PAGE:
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(a) determine a definite integral that will determine the area of the region shown and (b) evaluate this integral.

(a) $\int_{-2}^{2}\left(4-x^{2}\right) d x$(b) $32 / 3$

Calculus 1 / AB

Chapter 5

Integration and its Applications

Section 6

The Definite Integral

Integrals

Oregon State University

Harvey Mudd College

Baylor University

University of Nottingham

Lectures

05:53

In mathematics, an indefinite integral is an integral whose integrand is not known in terms of elementary functions. An indefinite integral is usually encountered when integrating functions that are not elementary functions themselves.

40:35

In mathematics, integration is one of the two main operations of calculus, with its inverse operation, differentiation, being the other. Given a function of a real variable (often called "the integrand"), an antiderivative is a function whose derivative is the given function. The area under a real-valued function of a real variable is the integral of the function, provided it is defined on a closed interval around a given point. It is a basic result of calculus that an antiderivative always exists, and is equal to the original function evaluated at the upper limit of integration.

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(a) determine a definite i…

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(a) Set up an integral for…

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Construct and evaluate def…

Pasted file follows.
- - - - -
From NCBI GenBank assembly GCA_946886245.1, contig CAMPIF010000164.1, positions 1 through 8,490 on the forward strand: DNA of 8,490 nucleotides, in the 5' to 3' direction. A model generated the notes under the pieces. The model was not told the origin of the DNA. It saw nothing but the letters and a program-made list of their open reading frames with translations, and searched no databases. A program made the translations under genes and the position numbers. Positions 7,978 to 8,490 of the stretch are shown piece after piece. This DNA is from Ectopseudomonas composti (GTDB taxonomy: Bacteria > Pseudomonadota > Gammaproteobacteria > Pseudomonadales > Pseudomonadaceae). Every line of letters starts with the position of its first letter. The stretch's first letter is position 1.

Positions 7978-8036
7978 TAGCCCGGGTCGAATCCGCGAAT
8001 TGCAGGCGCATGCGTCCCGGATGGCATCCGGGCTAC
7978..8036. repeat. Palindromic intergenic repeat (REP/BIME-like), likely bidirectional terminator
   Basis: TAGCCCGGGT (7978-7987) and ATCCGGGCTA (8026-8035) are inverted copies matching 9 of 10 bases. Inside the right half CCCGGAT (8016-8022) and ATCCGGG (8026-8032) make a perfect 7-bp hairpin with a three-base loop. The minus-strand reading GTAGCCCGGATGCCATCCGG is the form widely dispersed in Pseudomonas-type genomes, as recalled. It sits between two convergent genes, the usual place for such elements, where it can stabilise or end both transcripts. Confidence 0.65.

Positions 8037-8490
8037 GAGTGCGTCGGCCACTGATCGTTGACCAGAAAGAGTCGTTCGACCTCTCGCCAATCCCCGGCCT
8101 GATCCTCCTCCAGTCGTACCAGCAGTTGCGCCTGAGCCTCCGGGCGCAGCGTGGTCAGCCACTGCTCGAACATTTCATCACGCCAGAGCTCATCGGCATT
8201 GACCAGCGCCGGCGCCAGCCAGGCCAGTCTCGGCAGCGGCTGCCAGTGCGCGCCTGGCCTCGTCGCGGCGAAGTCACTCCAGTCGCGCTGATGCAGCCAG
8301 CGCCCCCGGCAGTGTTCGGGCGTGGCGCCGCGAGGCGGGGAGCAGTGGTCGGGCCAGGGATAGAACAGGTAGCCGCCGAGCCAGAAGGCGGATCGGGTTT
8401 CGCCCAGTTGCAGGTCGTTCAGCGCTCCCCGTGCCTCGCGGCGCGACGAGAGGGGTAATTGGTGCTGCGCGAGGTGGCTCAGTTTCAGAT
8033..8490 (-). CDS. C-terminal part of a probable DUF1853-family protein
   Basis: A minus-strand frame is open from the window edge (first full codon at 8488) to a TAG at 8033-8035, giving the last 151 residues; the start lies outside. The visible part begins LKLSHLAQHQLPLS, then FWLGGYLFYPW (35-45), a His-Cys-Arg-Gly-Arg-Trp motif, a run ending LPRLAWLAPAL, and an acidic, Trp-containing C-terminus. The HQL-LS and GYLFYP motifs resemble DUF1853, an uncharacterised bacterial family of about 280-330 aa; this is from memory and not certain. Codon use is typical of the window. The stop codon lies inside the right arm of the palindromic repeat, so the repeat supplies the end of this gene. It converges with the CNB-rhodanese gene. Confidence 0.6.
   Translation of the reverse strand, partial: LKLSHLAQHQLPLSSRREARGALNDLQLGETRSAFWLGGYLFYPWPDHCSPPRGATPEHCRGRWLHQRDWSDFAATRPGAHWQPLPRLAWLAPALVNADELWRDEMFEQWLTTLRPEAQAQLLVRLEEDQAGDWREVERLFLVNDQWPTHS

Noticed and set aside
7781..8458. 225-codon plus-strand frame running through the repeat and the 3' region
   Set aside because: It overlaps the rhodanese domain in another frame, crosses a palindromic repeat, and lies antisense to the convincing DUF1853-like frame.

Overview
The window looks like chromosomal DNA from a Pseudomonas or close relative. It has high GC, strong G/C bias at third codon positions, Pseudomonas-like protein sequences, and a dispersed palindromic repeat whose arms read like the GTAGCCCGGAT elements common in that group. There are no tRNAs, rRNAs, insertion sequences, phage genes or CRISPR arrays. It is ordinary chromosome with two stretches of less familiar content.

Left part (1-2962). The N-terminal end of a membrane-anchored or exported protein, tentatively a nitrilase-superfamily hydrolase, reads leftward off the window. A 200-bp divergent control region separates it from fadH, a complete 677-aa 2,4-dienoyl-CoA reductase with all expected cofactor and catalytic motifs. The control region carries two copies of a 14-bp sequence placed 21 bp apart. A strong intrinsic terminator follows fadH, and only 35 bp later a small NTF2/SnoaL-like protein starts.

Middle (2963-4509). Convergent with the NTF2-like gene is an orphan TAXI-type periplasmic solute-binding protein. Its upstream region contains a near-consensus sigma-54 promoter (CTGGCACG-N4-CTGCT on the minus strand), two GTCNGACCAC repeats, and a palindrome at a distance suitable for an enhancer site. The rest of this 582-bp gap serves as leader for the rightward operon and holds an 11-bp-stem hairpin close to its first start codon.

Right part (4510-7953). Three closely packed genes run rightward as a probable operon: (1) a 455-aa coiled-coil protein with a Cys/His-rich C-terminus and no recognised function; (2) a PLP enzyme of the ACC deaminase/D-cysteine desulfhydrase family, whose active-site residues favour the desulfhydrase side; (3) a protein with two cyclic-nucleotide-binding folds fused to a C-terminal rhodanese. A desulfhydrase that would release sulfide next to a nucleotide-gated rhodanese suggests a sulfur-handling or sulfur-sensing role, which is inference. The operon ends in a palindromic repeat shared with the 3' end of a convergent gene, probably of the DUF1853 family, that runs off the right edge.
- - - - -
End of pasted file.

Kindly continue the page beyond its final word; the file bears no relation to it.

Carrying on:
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So as you look at this problem, I think it's pretty evident that we are doing, um, pretty Not a great problem, but we're looking at Why equals four minus X squared, and they even give you the bounds that we care about. X equals negative two and X equals positive, too. And we want that area in here. Well, since we want an area under the curve, then the math equation that we want to set up is an integral from your lower bound X equals negative two to your upper bound X equals positive, too, of the function we care about, which is that four minus X squared D X. This is actually your first answer to part a. All right, So from here, we're actually ready to find the anti derivative, which is adding one to your expletive, or you can think of it as four Xs derivative is for I don't know if that helps anybody, but I like to add one to the X one divide by your new explanation. But you can't think this as the derivative of one third X cube is X squared and then do your bounce from negative to to to. So as I'm ready to plug in my bounds, it's going to be four times two. I figure you can do that in your head. Four times two is eight two. Cubed is eight and then minus. If I plug in negative two, I get negative. 84 times negative two negative two. Cubed is also a negative eight thirds. What's kind of nice about this? I don't know how many students would recognize it. Um, but each one of these are the same. If I change 8 to 24 3rd because 24 divided by three is eight and subtract those, I get 16 3rd. And over here it's going to be the same thing. Except that both the opposite has negative 16 3rd that when I subtract the negative turns into adding, so 16 plus 16 is 32 thirds should be your correct answer. So this is it for part B and part A was up here, so my two answers are circled in green

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